© 2020

Greenspace-Oriented Development

Reconciling Urban Density and Nature in Suburban Cities


Part of the SpringerBriefs in Geography book series (BRIEFSGEOGRAPHY)

Table of contents

  1. Front Matter
    Pages i-xv
  2. Julian Bolleter, Cristina E. Ramalho
    Pages 1-11
  3. Julian Bolleter, Cristina E. Ramalho
    Pages 13-39
  4. Julian Bolleter, Cristina E. Ramalho
    Pages 41-59
  5. Julian Bolleter, Cristina E. Ramalho
    Pages 61-88
  6. Julian Bolleter, Cristina E. Ramalho
    Pages 89-94

About this book


Transit-Oriented Development (TOD) planning principles have informed Australian city planning for over two decades. As such, policy makers and planners often unquestioningly apply its principles. In contrast, this book critiques TOD and argues that while orientating development towards public transport hubs makes some sense, the application of TOD principles in Australia has proven a significant challenge. As a complementary strategy, the book stakes out the potential of Greenspace-Oriented Development (GOD) in which urban density is correlated with upgraded green spaces with reasonable access to public transport. Concentrating urban densification around green spaces offers many advantages to residents including ecosystem services such as physical and mental health benefits, the mitigation of extreme heat events, biodiversity and clean air and water. Moreover, the open space and leafy green qualities of GOD will ensure it resonates with the lifestyle aspirations of suburban residents who may otherwise resist urban densification. We believe in this way, that GOD could be an urban dream that befits the challenges of this 21st century.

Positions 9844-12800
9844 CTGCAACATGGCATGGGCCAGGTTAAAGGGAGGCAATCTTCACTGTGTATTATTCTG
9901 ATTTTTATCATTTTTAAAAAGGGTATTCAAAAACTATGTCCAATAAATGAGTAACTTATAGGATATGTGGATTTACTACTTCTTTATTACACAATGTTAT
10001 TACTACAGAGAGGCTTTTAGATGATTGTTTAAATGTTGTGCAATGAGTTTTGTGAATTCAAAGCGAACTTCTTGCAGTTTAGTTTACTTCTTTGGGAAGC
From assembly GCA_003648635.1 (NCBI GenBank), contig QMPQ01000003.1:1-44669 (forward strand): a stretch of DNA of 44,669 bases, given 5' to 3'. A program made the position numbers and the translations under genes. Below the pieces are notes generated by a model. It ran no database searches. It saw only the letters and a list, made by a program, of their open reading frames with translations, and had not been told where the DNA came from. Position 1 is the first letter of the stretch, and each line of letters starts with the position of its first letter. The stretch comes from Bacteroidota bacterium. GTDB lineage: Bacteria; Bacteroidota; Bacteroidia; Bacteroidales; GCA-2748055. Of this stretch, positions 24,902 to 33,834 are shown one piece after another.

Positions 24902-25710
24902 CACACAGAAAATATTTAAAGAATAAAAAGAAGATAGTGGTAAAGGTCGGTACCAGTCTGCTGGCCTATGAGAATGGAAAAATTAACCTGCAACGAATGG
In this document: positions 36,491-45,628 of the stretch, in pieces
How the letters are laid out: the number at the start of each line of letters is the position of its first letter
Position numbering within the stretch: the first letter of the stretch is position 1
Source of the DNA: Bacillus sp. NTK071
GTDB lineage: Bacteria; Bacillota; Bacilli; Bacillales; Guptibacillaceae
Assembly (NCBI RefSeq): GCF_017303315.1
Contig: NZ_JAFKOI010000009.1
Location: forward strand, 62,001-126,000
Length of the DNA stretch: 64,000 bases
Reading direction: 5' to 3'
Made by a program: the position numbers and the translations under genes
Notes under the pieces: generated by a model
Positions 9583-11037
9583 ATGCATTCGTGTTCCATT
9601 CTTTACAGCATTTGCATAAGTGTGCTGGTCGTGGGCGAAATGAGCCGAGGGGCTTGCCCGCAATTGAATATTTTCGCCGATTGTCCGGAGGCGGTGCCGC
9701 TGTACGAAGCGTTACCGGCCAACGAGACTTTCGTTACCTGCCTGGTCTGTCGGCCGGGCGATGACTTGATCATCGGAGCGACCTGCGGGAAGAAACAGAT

Densification Urban Consolidation Public Open Space Transport Orientated Development (TOD) Green Orientated Development (GOD) Australian Urban Design Green Cities Green Spaces in Cities Urban Greening Strategies

Authors and affiliations

  1. 1.Australian Urban Design Research Centre (AUDRC)The University of Western AustraliaPerthAustralia
  2. 2.School of Biological Sciences, NESP Clean Air and Urban Landscapes HubThe University of Western AustraliaPerthAustralia

About the authors

Dr Julian Bolleter is Co-Director of the Australian Urban Design Research Centre (AUDRC) at The University of Western Australia. His role at AUDRC includes teaching a master’s program in urban design and conducting urban design related research and design projects. Julian is a landscape architect and urban designer and has worked in Australia, the USA, the UK and the Middle East. He has completed a PhD concerning urban development in Dubai and has published six books. Julian’s research focusses on the design of new cities, urban densification and multifunctional public open space. He has received funding from the Australian Research Council, Healthways and the Western Australian Government. 

Dr Cristina E. Ramalho is a postdoctoral research fellow in urban ecology at The University of Western Australia. She is Project Leader of the Urban Greening for Liveability and Biodiversity Project within the Clean Air and Urban Landscapes Hub of the Australian National Environmental Science Program. Cristina’s work is inter-disciplinary and focuses on how we can better plan, design and manage urban environments in order to make these more livable and biodiverse. She is particularly interested in: 1) understanding how the design of urban green spaces can be better informed by multidisciplinary knowledge aiming to optimize their socio-ecological benefits; 2) conservation of urban biodiversity, especially remnant plant communities; and 3) integration of traditional knowledge in land-use and water planning and biodiversity conservation.

Bibliographic information

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